If you have bad credit or no credit at all and it’s preventing you from getting a loan from your bank, then a share-secured loan might be a good option for you.
Before getting a share-secured loan, it's important to understand what it is and how it can help rebuild your credit. Certain terms and conditions apply.
What is a share-secured loan?
With a share-secured loan, you use your own money as collateral to get a loan from your financial institution. This form of secured loan is similar to a secured credit card that provides a set credit limit equal to the cash deposit you make to the credit card company.
To get a share-secured loan, you must deposit money in an interest-bearing savings account, money market account, or CD. Your financial institution uses that money to back your loan in the event you fail to make your payments.
Since a share-secured loan poses less risk to your bank or credit union, there are fewer hoops to jump through to get the loan. You might not even have to have your credit checked.
Share-secured loans are also called passbook loans, savings-secured loans, or cash-secured loans.
Terms and conditions of a share-secured loan
The terms and conditions can vary for share-secured loans depending on the lender. While some will let you borrow up to 100 percent of your collateral account, other lenders might only let you take a percentage of what’s deposited.
Your bank or credit union will also charge interest on the money you borrow from the share-secured loan. That interest rate is usually the interest your collateral account pays plus 1 percent–3 percent. For example, if you have your money in a CD that earns 0.50 percent, then the interest on your share-secured loan will be between 1.50 percent and 3.50 percent.
Most share-secured loans have a repayment timeline between 5 and 15 years.
What are the benefits of getting a shared-secure loan?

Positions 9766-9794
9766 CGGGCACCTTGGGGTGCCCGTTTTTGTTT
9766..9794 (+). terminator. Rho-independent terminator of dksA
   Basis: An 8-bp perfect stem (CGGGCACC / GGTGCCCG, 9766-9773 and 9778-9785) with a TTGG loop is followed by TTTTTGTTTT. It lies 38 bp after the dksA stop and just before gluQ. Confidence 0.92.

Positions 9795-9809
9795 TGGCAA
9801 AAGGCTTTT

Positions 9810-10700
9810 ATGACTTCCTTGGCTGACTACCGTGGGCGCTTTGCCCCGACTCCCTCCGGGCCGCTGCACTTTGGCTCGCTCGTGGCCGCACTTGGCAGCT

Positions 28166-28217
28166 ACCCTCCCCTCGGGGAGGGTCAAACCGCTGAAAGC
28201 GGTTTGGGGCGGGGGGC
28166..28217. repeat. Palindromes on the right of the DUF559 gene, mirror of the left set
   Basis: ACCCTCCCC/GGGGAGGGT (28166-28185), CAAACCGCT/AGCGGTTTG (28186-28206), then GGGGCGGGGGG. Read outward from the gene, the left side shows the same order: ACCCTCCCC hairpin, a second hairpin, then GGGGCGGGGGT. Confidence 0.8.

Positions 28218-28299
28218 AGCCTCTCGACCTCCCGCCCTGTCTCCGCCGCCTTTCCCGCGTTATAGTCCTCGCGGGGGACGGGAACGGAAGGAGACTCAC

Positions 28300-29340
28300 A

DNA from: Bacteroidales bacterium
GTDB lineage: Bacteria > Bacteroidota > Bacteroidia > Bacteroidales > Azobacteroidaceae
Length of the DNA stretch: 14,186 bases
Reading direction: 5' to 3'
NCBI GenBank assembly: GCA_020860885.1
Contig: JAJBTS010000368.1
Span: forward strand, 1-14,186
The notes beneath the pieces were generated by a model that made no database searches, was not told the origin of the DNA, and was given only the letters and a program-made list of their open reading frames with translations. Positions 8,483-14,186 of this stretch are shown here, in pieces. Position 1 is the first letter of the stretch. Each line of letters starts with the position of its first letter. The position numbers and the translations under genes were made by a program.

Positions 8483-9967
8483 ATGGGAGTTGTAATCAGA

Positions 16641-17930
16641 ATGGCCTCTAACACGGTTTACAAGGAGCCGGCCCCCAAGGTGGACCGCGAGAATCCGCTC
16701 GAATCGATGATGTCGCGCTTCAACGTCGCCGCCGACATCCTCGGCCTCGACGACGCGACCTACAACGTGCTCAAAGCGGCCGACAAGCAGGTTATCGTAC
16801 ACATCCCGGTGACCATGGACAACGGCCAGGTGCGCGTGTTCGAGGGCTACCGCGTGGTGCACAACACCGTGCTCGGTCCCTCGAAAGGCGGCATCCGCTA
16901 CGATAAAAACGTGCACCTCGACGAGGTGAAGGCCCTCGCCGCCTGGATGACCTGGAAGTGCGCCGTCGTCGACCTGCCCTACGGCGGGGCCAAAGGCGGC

You might be thinking, if I have money to put in a savings account, why don’t I just do that instead of getting a loan? The short answer—to rebuild your credit.
The biggest benefit of a shared-secured loan is that it can help bring up your credit score and rebuild your credit. Having bad credit can impact many aspects of your life. You will have to pay more in car insurance, have a harder time finding a rental property, and might not get a cell phone contract.
With bad credit, you’re also subject to higher interest rates, which makes it difficult to pay off existing debt because most of your payments go towards interest and not the balance on your account.
Although it might sound silly to have to put up your own money for a loan, doing so can help you save money in the long run when you rebuild your credit.
Disadvantages to share-secured loans
Once you’ve deposited money into a collateral account and you take out the share secured loan, your bank or credit union freezes that account, so you won’t be able to access that money until you repay the loan. If you default on the loan, the bank will take whatever you have in that account to pay off your loan.
This could be a disadvantage if that money is the only savings you have and if you aren’t good at making your payments on time.